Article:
On a snowy afternoon shortly after New Year’s Day, Aaron Wilburn is working on a new knife, dipping it into an acid bath to finally reveal the Damascus pattern that’s been hiding in the steel blade. He’s working in the chilly garage of his home in Idaho Falls, Idaho, which he’s turned into a workshop with a forge and an anvil, yes, but also an electric, heat-treating oven to raise the knives’ temperatures to a precise 1,500 degrees Fahrenheit, several grinders and milling machines, a tank of liquid nitrogen, and a tool cart with drawers packed full of ram’s horn and other handle materials.
One of only 120 “master smith” knife makers in the world, Wilburn, who is 53, has turned down several invitations to compete on the History Channel’s popular Forged in Fire reality show. With fingers stained gray from metal dust and a brawny left forearm that is shorn from testing the sharpness of his blades, he has been making Wilburn Forge knives full-time since 2012, and his whole life seems to have been a run-up to this.
Having grown up in Twin Falls, Idaho, Wilburn came to the Bay Area for high school and worked in his uncle’s auto body shop, learning how to weld and machine things. He spent his early career as an auto body specialist for Volvo, BMW, and Mercedes-Benz dealerships, then owned several leather-repair franchises, and most recently built custom homes in Redding, California. In 2003, he started to pursue knife making as a hobby, inspired to make something better than the disappointing knives that he used while hunting game—and to learn how to forge Damascus. The most difficult technique for making blades, Damascus steel’s elaborate swirling patterns have names like “feather,” “mosaic,” and “ladder” and are made by stacking layers of steel and cutting, folding, and flattening them together. To do so, Wilburn uses a seven-foot-tall power hammer salvaged from a pre–World War II battleship, along with a smaller power hammer and a hydraulic press, both of which he built himself.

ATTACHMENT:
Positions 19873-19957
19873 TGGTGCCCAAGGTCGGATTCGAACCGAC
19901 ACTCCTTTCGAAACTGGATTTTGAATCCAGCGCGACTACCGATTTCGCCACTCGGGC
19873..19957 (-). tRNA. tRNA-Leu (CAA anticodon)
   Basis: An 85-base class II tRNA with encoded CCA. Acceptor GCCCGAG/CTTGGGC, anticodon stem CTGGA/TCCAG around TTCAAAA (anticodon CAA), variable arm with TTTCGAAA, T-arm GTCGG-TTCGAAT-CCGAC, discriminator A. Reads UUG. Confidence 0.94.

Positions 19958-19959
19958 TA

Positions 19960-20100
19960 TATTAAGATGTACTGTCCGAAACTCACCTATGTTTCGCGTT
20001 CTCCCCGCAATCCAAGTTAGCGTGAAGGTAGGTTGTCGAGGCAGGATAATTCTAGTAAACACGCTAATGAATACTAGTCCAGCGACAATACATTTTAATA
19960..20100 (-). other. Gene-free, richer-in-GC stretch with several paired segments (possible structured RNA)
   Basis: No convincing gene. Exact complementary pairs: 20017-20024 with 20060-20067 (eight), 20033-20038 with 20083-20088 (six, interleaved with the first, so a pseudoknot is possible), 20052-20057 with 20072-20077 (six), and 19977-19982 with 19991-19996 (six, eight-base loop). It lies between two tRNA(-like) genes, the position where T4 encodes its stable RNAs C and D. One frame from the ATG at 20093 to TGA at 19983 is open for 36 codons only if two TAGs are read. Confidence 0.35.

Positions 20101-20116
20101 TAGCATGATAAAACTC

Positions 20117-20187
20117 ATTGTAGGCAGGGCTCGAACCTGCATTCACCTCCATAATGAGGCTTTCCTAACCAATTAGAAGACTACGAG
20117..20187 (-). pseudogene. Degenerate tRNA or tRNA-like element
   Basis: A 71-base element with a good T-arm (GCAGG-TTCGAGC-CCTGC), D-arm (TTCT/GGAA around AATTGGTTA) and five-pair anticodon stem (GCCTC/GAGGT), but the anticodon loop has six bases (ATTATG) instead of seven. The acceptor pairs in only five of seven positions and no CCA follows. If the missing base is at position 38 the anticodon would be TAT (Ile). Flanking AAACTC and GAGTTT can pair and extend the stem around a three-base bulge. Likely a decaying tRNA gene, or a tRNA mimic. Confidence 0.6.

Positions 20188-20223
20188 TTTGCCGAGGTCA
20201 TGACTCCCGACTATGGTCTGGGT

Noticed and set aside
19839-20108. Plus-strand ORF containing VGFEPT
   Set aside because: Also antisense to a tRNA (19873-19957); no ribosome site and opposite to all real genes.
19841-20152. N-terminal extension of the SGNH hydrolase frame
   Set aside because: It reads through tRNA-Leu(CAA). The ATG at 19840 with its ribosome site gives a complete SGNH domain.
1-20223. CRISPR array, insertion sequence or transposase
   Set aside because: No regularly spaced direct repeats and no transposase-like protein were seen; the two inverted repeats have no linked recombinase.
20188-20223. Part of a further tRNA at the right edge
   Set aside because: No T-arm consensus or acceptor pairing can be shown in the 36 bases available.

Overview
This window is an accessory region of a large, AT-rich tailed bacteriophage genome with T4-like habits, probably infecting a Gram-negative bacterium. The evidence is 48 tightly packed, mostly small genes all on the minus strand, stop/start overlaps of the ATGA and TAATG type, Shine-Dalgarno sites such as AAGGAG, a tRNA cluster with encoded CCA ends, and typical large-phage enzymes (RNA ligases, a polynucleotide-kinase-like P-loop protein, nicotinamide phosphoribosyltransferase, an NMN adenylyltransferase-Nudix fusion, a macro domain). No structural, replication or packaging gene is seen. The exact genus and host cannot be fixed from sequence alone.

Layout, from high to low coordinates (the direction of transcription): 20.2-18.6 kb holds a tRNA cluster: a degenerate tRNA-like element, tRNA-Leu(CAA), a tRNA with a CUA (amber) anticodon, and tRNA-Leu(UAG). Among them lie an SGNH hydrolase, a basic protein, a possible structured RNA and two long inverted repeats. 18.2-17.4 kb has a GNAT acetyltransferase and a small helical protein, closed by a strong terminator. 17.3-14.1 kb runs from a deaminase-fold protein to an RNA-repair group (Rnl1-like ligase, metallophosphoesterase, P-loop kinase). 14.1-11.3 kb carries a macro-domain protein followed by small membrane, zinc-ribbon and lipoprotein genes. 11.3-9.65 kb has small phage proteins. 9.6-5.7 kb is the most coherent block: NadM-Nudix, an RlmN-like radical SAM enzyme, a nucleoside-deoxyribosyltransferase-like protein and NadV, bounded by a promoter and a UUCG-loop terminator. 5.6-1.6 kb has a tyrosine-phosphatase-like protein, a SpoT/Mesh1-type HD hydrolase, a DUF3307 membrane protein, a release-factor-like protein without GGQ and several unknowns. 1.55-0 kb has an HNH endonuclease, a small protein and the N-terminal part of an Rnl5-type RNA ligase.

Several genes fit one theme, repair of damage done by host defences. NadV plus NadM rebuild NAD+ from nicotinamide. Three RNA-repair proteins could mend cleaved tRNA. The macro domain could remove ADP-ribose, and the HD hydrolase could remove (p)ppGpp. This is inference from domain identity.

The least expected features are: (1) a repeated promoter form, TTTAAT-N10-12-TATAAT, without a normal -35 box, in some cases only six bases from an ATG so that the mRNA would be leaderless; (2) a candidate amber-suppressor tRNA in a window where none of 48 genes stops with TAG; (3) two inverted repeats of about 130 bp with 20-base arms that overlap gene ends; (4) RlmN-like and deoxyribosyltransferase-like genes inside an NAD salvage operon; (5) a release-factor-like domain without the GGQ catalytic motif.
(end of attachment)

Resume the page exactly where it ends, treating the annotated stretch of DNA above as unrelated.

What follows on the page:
After forging either a Damascus or a regular carbon-steel blade, Wilburn tempers it by heating it in the electric oven and then cryogenically freezing it in liquid nitrogen. Between these heat-treating cycles, he hardens it by dunking it in fast quenching oil—the secret to making a very thin but strong blade that doesn’t chip easily. He then hand-grinds and sands the edge to its final razor-thinness. He makes the handles himself from exotic hardwoods and natural horn and bone, as well as custom leather sheaths.
In 2017, Wilburn learned of California’s recent ban on the sale of ivory and items containing ivory, including the mammoth ivory that he occasionally uses for handles. Chafing at the restriction, he decided to move back to Idaho, landing in the Redding-size town of Idaho Falls. Wilburn doesn’t take orders for his knives, though he does take requests. He simply posts photos of the knives on Instagram, and followers snap them up, typically within minutes (occasionally a few are also available through BladeGallery in Kirkland, Washington, and Town Cutler stores in San Francisco and Chicago). “You can buy a $500 set of stainless steel knives, but they don’t stay sharp,” says Wilburn. “It’s the difference between buying a regular wrench and buying a Snap-on tool—these knives are the top of the line of what you can get.”
Lydia Lee writes about architecture and design from the San Francisco Bay Area and is working on a book about Napa wineries.
Three more kitchen essentials
• Provence cutting board: A ruggedly handsome partner for any knife, this board is made from a single slab of quarter-sawn fumed oak by the Wooden Palate in Los Angeles. $175
• King combination waterstone, 1000/6000 grit: To keep your knives super sharp, learn how to use a Japanese whetstone; you start by using the side with the coarser grit and then flip it over to fine-tune the edge. $69
• Schmidt Brothers Acacia Magnetic Wall Bar: Knife strips save counter space and allow you to display your blades rather than hide them away. $60